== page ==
David Stockman: "The Born-Again Jobs Scam"

Submitted by David Stockman, author of The Great Deformation,


No, last week’s jobs report was not “strong”. It was just another edition of the “born again” jobs scam that has been fueling the illusion of recovery during the entire post-crisis Bernanke Bubble. In fact, 120,000 or 62 percent of the June payroll gain consisted of part-time jobs in restaurants, bars, hotels, retail and temp agencies. The average pay check in this segment amounts to barely $20,000 per year, which is a sub-poverty level income for a family of four, and compares to upwards of $50,000 per year for goods producing jobs in the BLS survey.

Altogether, the government has reported 2.8 million of these part-time job gains since the Great Recession officially ended in June 2009, accounting for a predominant share of the ballyhooed pick-up of 5.3 million total jobs.  It goes without saying, however, that the principal of one-job-one-vote does not apply in economics. What matters are aggregate dollar earnings. On that front, the Commerce Department figures for total private wage and salary income are just plain punk. Nearly six years on from the December 2007 peak, real payroll disbursements are still down by nearly 1 percent. What kind of “recovery” is that about?

Measured on an income equivalent basis, then, a majority of the big rebound in the BLS headline number has consisted of “40 percent jobs”. Granted, these fractional jobs do provide a monthly feed to headline stalking HFT algos and the gist for the moronic jobs number guessing game conducted by unemployable Wall Street executives otherwise known as “street economists”. But not by a long shot do they prove that the Fed’s money printing spree is beginning to bear fruit, as claimed by the cheerleading section of the Wall Street Journal shortly after the BLS release.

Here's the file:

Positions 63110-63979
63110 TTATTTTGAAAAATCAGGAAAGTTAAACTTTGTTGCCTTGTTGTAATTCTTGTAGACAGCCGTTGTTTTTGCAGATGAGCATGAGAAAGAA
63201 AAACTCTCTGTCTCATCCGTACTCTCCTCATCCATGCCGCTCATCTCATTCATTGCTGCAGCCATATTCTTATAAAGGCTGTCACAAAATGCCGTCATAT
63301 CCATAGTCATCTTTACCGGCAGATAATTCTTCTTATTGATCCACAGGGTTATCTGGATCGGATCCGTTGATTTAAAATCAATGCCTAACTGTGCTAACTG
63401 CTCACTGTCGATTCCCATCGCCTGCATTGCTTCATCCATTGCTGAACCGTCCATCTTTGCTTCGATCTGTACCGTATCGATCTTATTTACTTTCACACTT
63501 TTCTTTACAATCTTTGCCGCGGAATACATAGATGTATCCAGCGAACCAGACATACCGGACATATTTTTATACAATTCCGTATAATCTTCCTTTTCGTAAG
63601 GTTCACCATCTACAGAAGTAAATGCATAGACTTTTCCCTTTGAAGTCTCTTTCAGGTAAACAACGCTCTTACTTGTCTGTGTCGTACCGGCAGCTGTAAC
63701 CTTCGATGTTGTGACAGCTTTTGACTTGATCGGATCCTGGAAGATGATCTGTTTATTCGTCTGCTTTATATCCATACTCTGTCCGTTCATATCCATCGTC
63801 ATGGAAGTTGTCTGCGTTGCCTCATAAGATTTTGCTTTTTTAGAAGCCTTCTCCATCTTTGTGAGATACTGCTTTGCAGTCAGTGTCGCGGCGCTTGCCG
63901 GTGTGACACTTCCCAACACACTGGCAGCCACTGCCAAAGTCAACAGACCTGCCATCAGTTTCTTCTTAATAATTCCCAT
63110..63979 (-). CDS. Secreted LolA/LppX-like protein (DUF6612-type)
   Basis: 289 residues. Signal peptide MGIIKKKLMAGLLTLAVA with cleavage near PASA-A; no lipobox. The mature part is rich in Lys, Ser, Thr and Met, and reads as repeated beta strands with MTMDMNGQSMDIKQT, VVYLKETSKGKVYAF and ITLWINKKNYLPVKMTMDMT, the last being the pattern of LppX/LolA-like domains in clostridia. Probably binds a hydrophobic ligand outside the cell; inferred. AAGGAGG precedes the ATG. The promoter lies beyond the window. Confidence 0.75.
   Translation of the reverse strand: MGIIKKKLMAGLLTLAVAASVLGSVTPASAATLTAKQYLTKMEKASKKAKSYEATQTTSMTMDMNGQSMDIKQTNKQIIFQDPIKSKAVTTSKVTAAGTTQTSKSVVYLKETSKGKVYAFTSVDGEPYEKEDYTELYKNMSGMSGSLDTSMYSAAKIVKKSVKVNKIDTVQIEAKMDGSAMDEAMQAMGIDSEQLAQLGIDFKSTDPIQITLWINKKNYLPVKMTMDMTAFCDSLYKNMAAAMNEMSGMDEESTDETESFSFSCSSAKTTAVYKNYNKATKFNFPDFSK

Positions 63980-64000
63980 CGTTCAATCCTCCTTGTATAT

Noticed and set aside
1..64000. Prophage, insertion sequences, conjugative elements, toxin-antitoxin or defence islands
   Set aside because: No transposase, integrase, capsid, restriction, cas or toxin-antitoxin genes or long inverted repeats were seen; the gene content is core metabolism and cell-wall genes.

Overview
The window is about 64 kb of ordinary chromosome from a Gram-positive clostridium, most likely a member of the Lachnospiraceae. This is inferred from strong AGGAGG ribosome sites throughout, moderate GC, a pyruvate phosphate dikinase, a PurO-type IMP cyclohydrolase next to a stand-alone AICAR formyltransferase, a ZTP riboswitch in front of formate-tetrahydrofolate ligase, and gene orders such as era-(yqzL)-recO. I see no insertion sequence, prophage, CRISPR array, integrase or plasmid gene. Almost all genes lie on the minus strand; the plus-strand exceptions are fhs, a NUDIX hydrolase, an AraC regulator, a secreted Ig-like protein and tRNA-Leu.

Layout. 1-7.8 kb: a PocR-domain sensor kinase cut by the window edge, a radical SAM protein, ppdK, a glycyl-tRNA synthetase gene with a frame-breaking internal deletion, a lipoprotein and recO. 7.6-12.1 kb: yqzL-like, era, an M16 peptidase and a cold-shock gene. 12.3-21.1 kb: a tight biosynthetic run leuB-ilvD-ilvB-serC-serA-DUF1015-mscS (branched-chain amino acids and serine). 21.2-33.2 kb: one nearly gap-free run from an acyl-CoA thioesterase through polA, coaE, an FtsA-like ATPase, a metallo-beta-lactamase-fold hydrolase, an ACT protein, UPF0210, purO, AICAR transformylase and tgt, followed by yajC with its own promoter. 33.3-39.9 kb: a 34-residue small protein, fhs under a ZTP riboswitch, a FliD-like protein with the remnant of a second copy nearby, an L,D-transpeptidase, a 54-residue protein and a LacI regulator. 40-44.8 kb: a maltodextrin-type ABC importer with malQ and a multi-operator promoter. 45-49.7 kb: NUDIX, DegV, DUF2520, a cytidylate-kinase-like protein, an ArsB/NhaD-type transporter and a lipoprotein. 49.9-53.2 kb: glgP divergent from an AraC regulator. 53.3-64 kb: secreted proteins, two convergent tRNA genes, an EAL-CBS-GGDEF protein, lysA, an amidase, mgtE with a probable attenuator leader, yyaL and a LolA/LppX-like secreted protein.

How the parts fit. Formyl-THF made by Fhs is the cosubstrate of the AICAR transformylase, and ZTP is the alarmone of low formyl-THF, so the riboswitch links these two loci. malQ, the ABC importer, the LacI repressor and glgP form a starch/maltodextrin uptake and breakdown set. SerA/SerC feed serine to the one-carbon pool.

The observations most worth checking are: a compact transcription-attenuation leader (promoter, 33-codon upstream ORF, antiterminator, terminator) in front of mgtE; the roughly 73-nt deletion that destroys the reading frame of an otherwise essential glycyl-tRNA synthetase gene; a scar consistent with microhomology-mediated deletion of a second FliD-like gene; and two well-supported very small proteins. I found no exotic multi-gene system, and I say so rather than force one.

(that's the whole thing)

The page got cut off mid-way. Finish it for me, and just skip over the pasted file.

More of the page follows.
Indeed, once upon a time financial journalists actually worked for a living by digging for facts, rather than simply re-posting the spin issued by Washington’s various ministries of truth. In this instance, even a modicum of investigation by the WSJ would have revealed that the 2.8 million part-time jobs “created” since June 2009 reflect the rebirth of the very same 2.8 million jobs that were first generated between 2000 and 2007. That this obvious fact has been completely ignored is not surprising. After all,  the reigning doctrine in the Keynesian puzzle palace inhabited by officialdom and financial journalists alike, calls for digging and refilling economic holes as the national policy of first resort.